At least Dennis Shanahan doesn’t pretend to be impartial. Paul Kelly’s splenetic attack on the media in yesterday’s Australian confirmed that he has seamlessly shifted from chief apologist for the Howard Government’s do-nothing approach to climate change to chief spruiker for a Rudd Government do-as-little-as-possible approach.
“The Professor” variously accuses the rest of the media (read Fairfax and the ABC) of, in his words, feeding myths and lies to the public, working furiously to conceal the truth, engaging in pro-green bias and deliberately belittling Australia. Kelly flays them for being hypocritical, intellectually vacuous and delusional, concluding that “the media should … be put on trial in any contest about honesty and integrity”.
The hack who wants to put fellow journalists on trial for dishonesty works for the newspaper that will run any old anti-science clap-trap dished up by discredited climate sceptics, all on the spurious grounds of “balance”.
In truth, Kelly’s spray could be used as an exemplar in a course on how to use debating tricks to try to win a losing argument.
First up, he claims that those who argue that rich countries like Australia should lead the way by cutting their emissions first do not accept that developing countries need to cut their emissions too. Kelly cannot name one person who does not believe that developing countries will have to cut their emissions, because there are none. Everyone knows that developing countries must slow then cut their emissions. The question is not whether it should happen, but how best to get it to happen.
Kelly insists that poor countries must cut their emissions at the same time as rich countries. Anyone with any sense of the history of the global negotiations — or who opens their ears to what China and India are saying right now — understands that there is a powerful moral argument for rich countries to cut their emissions first.
The strident demand for developing countries to start cutting now, after years in which leading rich countries have refused to act responsibly, is in fact the best way to destroy the delicate rapprochement between rich and poor countries that has painstakingly been built over the last three years. Kelly is either obtuse or malicious.
Secondly, Kelly praises Ross Garnaut for adopting a per capita convergence principle and chastises the “media-scientific-green position” (note the way he tries to discredit the science by squeezing scientists between the media and greens) for criticising this approach.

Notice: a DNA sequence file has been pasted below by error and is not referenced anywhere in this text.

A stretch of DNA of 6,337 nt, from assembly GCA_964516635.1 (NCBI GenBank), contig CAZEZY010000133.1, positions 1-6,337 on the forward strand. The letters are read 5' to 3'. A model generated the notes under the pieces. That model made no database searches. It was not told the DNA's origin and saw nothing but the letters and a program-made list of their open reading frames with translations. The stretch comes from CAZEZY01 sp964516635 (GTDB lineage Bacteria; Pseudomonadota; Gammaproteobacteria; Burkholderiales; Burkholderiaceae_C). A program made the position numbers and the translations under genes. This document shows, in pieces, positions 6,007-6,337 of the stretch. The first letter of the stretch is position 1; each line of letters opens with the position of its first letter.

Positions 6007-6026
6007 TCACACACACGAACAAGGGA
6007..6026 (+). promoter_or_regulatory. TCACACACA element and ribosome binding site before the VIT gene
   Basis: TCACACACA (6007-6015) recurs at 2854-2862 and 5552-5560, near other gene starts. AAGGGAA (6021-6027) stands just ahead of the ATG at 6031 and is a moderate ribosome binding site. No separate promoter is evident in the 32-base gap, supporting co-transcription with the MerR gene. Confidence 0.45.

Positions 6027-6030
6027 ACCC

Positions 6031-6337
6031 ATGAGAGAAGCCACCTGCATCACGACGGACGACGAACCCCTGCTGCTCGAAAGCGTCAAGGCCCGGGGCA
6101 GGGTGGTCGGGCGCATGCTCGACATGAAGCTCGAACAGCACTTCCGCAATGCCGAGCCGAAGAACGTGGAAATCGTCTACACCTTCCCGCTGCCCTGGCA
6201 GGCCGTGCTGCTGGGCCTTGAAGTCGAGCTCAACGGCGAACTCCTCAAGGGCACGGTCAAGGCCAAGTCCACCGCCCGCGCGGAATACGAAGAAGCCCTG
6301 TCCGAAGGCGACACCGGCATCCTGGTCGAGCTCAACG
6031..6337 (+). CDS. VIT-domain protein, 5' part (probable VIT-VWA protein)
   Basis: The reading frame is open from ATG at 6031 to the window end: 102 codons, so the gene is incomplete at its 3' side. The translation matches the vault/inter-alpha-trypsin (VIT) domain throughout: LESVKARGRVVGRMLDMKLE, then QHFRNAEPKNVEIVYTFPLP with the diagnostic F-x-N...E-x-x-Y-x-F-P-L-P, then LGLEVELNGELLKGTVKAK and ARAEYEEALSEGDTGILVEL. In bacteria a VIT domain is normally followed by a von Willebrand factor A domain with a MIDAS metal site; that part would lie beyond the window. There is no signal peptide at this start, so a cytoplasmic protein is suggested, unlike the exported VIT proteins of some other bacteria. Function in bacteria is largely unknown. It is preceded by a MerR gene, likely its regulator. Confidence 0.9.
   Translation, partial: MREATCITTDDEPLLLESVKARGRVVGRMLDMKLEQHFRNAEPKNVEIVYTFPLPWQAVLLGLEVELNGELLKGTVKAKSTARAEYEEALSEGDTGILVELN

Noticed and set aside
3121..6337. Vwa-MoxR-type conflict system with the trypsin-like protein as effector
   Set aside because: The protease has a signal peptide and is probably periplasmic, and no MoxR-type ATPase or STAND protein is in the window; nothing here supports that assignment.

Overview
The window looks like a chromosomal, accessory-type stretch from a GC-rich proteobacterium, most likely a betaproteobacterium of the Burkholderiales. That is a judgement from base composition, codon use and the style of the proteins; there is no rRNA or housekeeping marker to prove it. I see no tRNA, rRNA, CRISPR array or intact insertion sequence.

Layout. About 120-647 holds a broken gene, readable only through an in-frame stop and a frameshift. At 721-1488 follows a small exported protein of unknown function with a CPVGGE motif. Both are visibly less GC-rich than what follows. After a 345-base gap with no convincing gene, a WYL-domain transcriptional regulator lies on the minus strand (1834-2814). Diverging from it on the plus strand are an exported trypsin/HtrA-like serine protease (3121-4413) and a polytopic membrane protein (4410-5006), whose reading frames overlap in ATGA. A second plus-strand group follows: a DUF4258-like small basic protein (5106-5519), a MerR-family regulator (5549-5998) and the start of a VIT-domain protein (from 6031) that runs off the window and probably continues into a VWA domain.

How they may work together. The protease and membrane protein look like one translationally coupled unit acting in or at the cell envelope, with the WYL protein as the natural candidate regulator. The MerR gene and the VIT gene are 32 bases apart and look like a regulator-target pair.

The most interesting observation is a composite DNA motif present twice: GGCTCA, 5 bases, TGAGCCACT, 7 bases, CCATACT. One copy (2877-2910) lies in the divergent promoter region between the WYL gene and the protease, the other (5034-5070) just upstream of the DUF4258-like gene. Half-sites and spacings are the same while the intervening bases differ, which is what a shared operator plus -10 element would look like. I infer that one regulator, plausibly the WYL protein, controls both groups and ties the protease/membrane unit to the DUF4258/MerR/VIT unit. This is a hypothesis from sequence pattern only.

In truth, Garnaut lifted the contraction and convergence proposal lock stock and barrel from London’s Global Commons Institute, which has been pushing the idea hard since 1995. As a long-term goal, equal per capita emission entitlements has enjoyed strong support from greens for years. I have been advocating it since 1997. In his report, Garnaut gave virtually no acknowledgement of his debt to the GCI and has been writing and talking as if he invented it the idea, allowing Kelly to claim that greens oppose it.
Garnaut’s relentless self-promotion — which has seen him attach his name to the inquiry, the various reports, the book and even to model runs — suggests he wants to be remembered as the man who came up with the plan to save the world. Our saviour’s name appears 459 times in the final report.
In his recommendations, Garnaut has selected one of a range of possible paths that could see the world converge to equal per capita emissions. Surprise, surprise, it’s the one that sees Australia do less in percentage terms than anyone else. In a blunder in his draft report, Garnaut himself wrote that his “per capita approach protects Australia’s position”, a declaration that sounds horribly familiar.
In fact, Australia is in a position to do much more than other rich countries since we have not yet bothered to pick the low-hanging fruit in the form of energy efficiency measures.
If for a decade Australia has done less than everyone else, it is not unreasonable for the world now to expect us to do more. The Howard Government may have gone, but the nation lives on.
Besides, Australia’s high level of population growth — Garnaut’s rationale for a lenient target — is a choice we make through high levels of immigration. Why should we ask the rest of the world to exempt us from some of the costs of this policy (higher greenhouse gas emissions) while we enjoy the benefits?
Thirdly, Kelly says “the problem is now caused by the developing nations”. As an exercise in cheap blame shifting, this really takes the cake. If Kelly understood the first thing about global warming, he would know that it is caused by the increased concentrations of greenhouse gases in the atmosphere, not by annual emissions.
After burning fossil fuels for two centuries, rich countries are responsible for some 75% of increased concentrations. It will be several more decades before developing countries account for half of the increased concentrations.
Yet Kelly thinks 200 years of pollution debt should now be wiped from the slate and all blame must be shifted to the inscrutable yet guilty Chinese, even though they each emit around one tenth as much as Australians.
Finally, as if to highlight his miserable understanding of the global ethics of climate change, Kelly wheels out the favourite whine of the Howard Government — we only account for around 1% of global emissions so what we do is irrelevant. Yes, and Kerry Packer accounted for less than 1% of Australia’s total tax revenue, so it did not matter that he avoided paying his taxes.
Kelly’s defense of Ross Garnaut, whose early reports stood out for their clear-eyed assessment of climate science, shows how Garnaut has been captured by climate conservatives who accept the science of global warming only reluctantly and want Australia do as little as possible about it. As a conventional economist, Garnaut has reverted to type.